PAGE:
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Healing environments: What design factors really matter according to patients? An exploratory analysis

Originally Published:
Key Point Summary
Key Point Summary Author(s):
Rademacher, K. and Keys, Y.
Key Concepts/Context

Six themes that may contribute to healing environments: spatial comfort, safety and security, autonomy, sensory comfort, privacy, and social comfort were identified from the literature. This Netherlands-based study evaluated how the six themes and associated design characteristics could be prioritized to maximize well-being. Each theme was described. Machine learning/modeling and regression analyses were used to relate room measurements, design characteristics, and patient evaluations so the impact of spatial and design elements on patient well-being could be assessed.


The goal of this research was to identify the priority of in-patient room design characteristics on self-reported patient well-being.


In-patient room metrics and hardcopy surveys that allowed patients to evaluate design characteristics (spatial comfort, safety and security, autonomy, sensory comfort, privacy, and social comfort) were used for this study. Room types considered in this study included single patient rooms and multi-patient rooms (two-four beds). Individuals who were patients in the identified rooms were asked to prioritize the design characteristics and evaluate their contribution to their well-being. Both modeling and regression analysis were used to find and validate relationships between the physical environment of the patient room and patient perceptions of well-being.

Design Implications
The knowledge from this study enables the construction of healing environments to focus on prioritized design elements.  The authors conclude that facility decision-makers should focus efforts to enhance spatial comfort, safety and security, and autonomy to foster an environment that increases self-report of patient well-being.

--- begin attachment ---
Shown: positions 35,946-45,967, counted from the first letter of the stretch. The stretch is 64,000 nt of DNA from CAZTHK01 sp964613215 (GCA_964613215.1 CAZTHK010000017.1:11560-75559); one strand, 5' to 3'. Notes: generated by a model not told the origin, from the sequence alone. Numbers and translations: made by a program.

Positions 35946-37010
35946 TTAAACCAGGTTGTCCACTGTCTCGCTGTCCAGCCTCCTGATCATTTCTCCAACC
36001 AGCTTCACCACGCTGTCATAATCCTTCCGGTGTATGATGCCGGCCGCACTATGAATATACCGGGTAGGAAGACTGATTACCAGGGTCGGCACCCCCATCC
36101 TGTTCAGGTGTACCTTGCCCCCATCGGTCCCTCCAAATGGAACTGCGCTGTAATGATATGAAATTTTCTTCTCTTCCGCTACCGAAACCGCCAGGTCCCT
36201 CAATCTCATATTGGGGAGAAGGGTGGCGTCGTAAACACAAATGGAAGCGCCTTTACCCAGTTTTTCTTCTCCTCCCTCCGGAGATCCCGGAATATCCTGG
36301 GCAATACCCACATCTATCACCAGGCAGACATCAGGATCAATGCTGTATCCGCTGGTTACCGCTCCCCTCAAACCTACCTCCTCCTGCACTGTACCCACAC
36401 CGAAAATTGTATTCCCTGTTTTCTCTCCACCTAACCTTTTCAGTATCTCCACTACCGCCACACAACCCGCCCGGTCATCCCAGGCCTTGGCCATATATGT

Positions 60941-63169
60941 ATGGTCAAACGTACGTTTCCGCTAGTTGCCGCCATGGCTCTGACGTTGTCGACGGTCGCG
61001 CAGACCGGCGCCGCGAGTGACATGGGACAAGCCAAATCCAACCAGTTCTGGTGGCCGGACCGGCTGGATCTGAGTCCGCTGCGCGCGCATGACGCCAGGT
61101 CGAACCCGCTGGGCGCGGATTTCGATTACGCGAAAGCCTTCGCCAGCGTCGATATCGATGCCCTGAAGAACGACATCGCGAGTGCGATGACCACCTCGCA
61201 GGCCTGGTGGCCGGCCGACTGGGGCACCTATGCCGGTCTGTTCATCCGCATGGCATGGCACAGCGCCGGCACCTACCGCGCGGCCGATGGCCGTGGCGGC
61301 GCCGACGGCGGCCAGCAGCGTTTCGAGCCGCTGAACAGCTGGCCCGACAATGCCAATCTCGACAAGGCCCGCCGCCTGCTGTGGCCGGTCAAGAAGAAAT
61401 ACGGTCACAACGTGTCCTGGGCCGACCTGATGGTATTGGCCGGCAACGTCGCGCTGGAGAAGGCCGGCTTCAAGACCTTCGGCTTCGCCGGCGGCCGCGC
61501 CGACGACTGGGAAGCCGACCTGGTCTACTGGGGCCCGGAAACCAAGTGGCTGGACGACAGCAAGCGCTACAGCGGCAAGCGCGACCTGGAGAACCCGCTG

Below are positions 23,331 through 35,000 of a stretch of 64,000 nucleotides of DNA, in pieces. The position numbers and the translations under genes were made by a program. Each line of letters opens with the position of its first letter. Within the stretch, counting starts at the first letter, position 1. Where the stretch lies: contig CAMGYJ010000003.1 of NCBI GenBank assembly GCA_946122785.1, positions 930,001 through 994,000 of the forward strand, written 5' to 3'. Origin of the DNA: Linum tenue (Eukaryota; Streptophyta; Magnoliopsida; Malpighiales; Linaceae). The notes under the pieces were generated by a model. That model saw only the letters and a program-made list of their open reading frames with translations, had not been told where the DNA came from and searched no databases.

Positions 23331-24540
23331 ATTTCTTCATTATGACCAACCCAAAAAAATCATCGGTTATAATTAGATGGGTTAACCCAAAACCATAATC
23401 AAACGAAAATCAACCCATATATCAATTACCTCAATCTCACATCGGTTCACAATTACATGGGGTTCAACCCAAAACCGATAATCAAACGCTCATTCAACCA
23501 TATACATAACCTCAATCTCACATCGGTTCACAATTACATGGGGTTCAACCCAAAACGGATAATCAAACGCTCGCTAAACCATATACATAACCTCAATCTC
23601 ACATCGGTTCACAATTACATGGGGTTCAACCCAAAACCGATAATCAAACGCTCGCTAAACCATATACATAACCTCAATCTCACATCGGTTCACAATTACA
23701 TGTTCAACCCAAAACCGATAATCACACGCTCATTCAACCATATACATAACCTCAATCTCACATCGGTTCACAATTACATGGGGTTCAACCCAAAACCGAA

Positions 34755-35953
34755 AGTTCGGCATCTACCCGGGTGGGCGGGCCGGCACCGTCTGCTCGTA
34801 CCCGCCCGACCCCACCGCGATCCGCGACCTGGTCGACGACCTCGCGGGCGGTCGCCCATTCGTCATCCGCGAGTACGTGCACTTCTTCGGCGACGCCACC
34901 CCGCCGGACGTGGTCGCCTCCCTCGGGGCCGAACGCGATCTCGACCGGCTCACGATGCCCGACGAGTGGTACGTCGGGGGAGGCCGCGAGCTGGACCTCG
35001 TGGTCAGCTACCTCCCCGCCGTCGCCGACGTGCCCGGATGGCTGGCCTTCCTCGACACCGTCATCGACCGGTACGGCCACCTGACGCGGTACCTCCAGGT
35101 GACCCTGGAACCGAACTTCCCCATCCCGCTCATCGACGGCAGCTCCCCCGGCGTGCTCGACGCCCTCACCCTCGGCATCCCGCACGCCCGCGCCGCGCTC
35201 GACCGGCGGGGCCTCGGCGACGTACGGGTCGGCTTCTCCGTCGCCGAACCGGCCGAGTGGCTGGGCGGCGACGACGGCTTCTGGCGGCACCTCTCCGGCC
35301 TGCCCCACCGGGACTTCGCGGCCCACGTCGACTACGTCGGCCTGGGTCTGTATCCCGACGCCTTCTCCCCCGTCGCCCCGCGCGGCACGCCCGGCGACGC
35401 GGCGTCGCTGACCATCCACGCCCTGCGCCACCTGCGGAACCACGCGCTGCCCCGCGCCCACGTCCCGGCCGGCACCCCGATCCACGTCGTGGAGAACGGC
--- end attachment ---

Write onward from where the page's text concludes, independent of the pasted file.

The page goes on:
Both the modeling and regression analysis identify 1) spatial comfort, 2) safety and security, and 3) autonomy as the three design characteristics impacting self-reported well-being. Each of the design characteristics evaluated are addressed systematically according to modeling analyses, regression analyses, and factor analyses. Regarding spatial elements, larger rooms with higher ceilings were preferred and sub-elements including cleanliness, functionality, nature views, appealing materials, storage, and conversation space were also important. Regarding safety and security, it was most important to patients that unauthorized visitors be restricted. Satisfaction with facilities and autonomy received higher rankings when personal belongings were safe, and patients could access specific things from the bed (lighting and nurse-call).


The innovative use of modeling in this study is both a strength and a limitation. It is a strength because it introduces the possibility of prediction in design planning. The modeling can also be interpreted as a limitation because this type of analysis has not been broadly tested and may not capture the nuances of individual patients or patient populations. More research is needed to refine and develop. An additional limitation noted by the authors is that a majority of patients were recruited from a single facility, and they acknowledge a broader reach is needed in future research. A final limitation is that patient data is based on self-reports which may be influenced by a plethora of external factors.

Key Point Summary Author(s):
Rademacher, K. and Keys, Y.
Primary Author
Schreuder, E.